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The Turing Test


The Birth of AI




Deep Blue Beats Kasparov


Chatbots and Virtual Assistants


Expert Systems


Deep Learning Breakthrough


AlphaGo Beats Lee Sedol

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Google DeepMind's AlphaGo defeated world champion Go player Lee Sedol, marking a landmark achievement in AI. Go is a complex board game that had long been considered a challenge for AI due to its intricate strategy and depth.

Although Siri was introduced in 2011, 2014 was a significant year for the development of AI-powered virtual assistants with the introduction of Alexa and Cortana, showcasing advances in natural language understanding and speech recognition.

Geoffrey Hinton's team won the ImageNet contest with AlexNet, a convolutional neural network (CNN), sparking huge interest in deep learning after outperforming all rivals.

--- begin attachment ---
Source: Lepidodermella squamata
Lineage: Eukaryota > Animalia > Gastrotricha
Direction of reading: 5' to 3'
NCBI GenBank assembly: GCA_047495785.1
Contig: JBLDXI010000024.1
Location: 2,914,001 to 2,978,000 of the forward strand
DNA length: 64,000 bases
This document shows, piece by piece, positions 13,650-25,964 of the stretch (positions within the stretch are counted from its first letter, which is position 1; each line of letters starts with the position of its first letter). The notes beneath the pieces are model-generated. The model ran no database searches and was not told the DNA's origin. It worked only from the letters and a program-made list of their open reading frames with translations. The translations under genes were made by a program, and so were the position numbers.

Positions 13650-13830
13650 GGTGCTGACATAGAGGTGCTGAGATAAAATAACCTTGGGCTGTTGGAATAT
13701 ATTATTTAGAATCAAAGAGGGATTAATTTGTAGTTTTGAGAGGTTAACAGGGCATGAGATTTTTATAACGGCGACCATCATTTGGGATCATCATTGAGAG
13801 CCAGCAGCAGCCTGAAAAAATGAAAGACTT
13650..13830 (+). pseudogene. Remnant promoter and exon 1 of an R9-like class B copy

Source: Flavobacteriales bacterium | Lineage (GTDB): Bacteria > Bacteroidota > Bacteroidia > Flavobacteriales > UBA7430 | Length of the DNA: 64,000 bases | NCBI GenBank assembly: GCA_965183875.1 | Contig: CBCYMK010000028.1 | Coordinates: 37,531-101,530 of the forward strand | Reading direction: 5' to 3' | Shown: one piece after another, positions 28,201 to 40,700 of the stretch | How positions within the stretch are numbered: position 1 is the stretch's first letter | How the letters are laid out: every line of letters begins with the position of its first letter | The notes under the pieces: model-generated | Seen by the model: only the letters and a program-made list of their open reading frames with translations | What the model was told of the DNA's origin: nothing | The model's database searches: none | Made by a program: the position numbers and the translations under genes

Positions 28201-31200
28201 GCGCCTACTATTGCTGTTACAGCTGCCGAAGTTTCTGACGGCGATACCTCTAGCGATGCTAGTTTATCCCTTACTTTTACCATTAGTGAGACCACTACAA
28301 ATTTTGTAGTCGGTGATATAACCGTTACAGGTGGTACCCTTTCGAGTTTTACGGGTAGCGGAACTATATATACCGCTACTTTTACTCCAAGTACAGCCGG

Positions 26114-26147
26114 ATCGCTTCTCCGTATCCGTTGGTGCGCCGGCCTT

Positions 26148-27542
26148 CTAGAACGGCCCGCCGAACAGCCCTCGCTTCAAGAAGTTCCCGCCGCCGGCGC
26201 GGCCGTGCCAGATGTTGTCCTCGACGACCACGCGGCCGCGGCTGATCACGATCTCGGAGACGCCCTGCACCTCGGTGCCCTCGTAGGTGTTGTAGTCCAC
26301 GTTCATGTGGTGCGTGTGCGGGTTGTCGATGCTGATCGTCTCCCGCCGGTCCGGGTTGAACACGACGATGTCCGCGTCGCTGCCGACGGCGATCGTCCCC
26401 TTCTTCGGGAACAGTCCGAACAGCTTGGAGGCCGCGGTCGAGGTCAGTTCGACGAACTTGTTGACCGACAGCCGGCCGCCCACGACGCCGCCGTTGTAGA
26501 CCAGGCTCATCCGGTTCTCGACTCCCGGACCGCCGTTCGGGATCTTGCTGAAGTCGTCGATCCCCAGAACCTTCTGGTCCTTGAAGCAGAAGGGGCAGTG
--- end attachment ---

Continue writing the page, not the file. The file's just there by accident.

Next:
IBM's Deep Blue became the first computer chess-playing system to beat a reigning world chess champion, Garry Kasparov. This event marked a significant achievement in the development of AI algorithms and computing power.

The 1980s saw the rise of expert systems, AI programs designed to solve complex problems by mimicking the decision-making abilities of human experts. One of the most famous expert systems of this era was MYCIN, developed to diagnose blood infections.

Joseph Weizenbaum created ELIZA, an early natural language processing computer program that demonstrated the superficiality of communication between humans and machines, thereby laying foundational concepts for future chatbots and NLP applications.

The Dartmouth Conference is often considered the official birth of AI as a field of research. They posited that any "feature of intelligence can in principle be so precisely described that a machine can be made to simulate it."

Alan Turing introduced the Turing Test in his paper "Computing Machinery and Intelligence," proposing a criterion for a machine's ability to exhibit intelligent behavior equivalent to, or indistinguishable from, that of a human.